|By Jeff Wilkinson, The State, Columbia, S.C.|
Knight Ridder/Tribune Business News
May 28, 2004 - A committee recommending the developer for Columbia's convention center hotel narrowly endorsed a Greenville firm's proposal -- but with a $3 million city-subsidized upgrade.
In return, the Windsor/Aughtry firm would change its 225-room hotel from a Hilton Garden Inn into a higher-end Hilton, developer Bo Aughtry said.
Five of the nine members present endorsed the recommendation on Thursday. The four who didn't either opposed the public subsidy or had other concerns. Two members were absent.
City Council is expected to vote on the proposal on Wednesday.
Council is not bound by the recommendation, but it will carry a lot of weight, some council members said.
"Because of the 5-4 vote, I want to thoroughly understand the recommendation," Mayor Bob Coble said. "If the recommendation is that (Aughtry) do a full-service Hilton hotel, I certainly will support that." City Council member Jim Papadea said he, too, would likely vote for the proposal.
"The project has had too many delays and should have been started two years ago," he said.
Next week's expected vote would end months of wrangling and delays over the convention center hotel.
In March, City Council voted to put plans for a city-financed $71 million Hilton hotel on hold after a public outcry over its cost and the city's participation.
Aughtry, a Columbia native now based in Greenville, owns the Hampton Inn on Gervais Street. Hampton Inn is a member of the Hilton group of hotels.
Aughtry commended the council for backing away from a publicly-financed deal. "It took courage for the city to realize they were making a mistake and change direction." The hotel would be built at the southwest corner of Senate and Park streets. The city also had considered using the northeast corner of that intersection, where its old Fire Department headquarters sits.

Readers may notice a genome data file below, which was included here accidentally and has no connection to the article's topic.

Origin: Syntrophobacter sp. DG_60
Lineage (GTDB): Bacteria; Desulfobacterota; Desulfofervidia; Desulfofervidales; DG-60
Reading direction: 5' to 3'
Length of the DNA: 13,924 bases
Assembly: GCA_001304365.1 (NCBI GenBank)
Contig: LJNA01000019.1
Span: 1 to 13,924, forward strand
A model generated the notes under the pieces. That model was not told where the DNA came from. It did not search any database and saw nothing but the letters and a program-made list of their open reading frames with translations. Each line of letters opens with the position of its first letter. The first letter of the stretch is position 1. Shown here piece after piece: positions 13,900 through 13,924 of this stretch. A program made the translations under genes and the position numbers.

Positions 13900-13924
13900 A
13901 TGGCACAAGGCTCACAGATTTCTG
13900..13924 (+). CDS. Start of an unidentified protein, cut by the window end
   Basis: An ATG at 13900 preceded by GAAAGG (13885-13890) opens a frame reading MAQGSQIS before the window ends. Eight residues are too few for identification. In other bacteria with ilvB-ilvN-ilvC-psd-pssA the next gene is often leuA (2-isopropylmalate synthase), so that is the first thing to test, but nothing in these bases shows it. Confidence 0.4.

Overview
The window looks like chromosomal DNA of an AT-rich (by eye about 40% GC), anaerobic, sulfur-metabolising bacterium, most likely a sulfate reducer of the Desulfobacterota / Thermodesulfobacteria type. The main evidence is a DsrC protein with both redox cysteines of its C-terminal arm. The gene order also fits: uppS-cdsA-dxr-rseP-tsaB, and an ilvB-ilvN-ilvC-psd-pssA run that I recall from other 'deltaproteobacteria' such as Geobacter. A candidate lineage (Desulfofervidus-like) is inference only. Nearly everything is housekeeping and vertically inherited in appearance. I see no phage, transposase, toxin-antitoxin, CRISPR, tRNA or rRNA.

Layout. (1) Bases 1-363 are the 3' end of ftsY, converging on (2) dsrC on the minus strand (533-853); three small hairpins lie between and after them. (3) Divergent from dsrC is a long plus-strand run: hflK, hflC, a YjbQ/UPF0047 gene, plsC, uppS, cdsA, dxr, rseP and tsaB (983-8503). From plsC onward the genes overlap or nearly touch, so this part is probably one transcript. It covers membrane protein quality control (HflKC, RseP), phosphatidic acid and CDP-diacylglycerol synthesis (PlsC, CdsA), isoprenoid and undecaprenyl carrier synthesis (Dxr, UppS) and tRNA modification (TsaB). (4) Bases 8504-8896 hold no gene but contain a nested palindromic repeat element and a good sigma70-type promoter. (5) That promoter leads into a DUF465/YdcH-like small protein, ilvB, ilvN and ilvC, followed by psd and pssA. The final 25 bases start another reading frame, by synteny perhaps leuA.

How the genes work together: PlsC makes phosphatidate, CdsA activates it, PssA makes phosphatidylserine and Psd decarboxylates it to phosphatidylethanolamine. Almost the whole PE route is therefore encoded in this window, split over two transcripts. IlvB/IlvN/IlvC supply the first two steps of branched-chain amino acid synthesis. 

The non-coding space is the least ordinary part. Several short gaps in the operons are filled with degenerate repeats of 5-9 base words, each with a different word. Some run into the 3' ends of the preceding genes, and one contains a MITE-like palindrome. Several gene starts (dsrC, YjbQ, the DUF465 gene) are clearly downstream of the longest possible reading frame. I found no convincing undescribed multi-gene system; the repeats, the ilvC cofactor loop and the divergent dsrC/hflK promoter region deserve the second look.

Aughtry presented letters from Hilton indicating the company would support the plan.
"The city has the momentum and the dynamics that -- if politics doesn't get in the way -- the hotel will be successful," he said.
Aughtry's proposal is for a 225-room franchise Hilton hotel costing $28 million to $33 million, which would include the $3 million subsidy.
It beat out two contenders who had included larger city subsidies or loans in their proposals:
--A proposal for a 300-room hotel for $54 million with a $14 million subsidy. The Columbia Hilton group's plan was proposed by developers, builders and financiers who had worked on the city's aborted effort to publicly finance a hotel.
--FaulknerUSA, an Austin, Texas-based firm, planned a 234-room Sheraton that would have cost $35 million with a $10.5 million city loan.
Panel member Rusty DePass, said he didn't support Aughtry's upgraded proposal because it required a public subsidy.
"What private capital can do, we ought to let them do at their level of comfort," said DePass, who was among citizens who had voiced concern over the public deal before the city reopened the process.
"This town just doesn't have the history of supporting a high-class hotel with a lot of trinkets." Chairwoman Cathy Novinger, who did not endorse Aughtry's plan, said the convention center needs a top-flight hotel.
"This community is at a point of renaissance," she said. "We're going to the next level and we want this hotel to help take us to the next level." Member Kester Freeman, of Palmetto Health Alliance, had concerns about Aughtry.
"It would be an unfortunate mistake to pick someone who has no experience with convention center hotels," he said.
Aughtry said the distinction was minimal. "I've built nine hotels and the only thing that makes it a convention center hotel is its proximity to the convention center," he said.
Assistant city manager Steve Gantt said he hopes ground can be broken by September. Completion is scheduled for Dec. 31, 2005.
The convention center on Lincoln Street is set to open in September.
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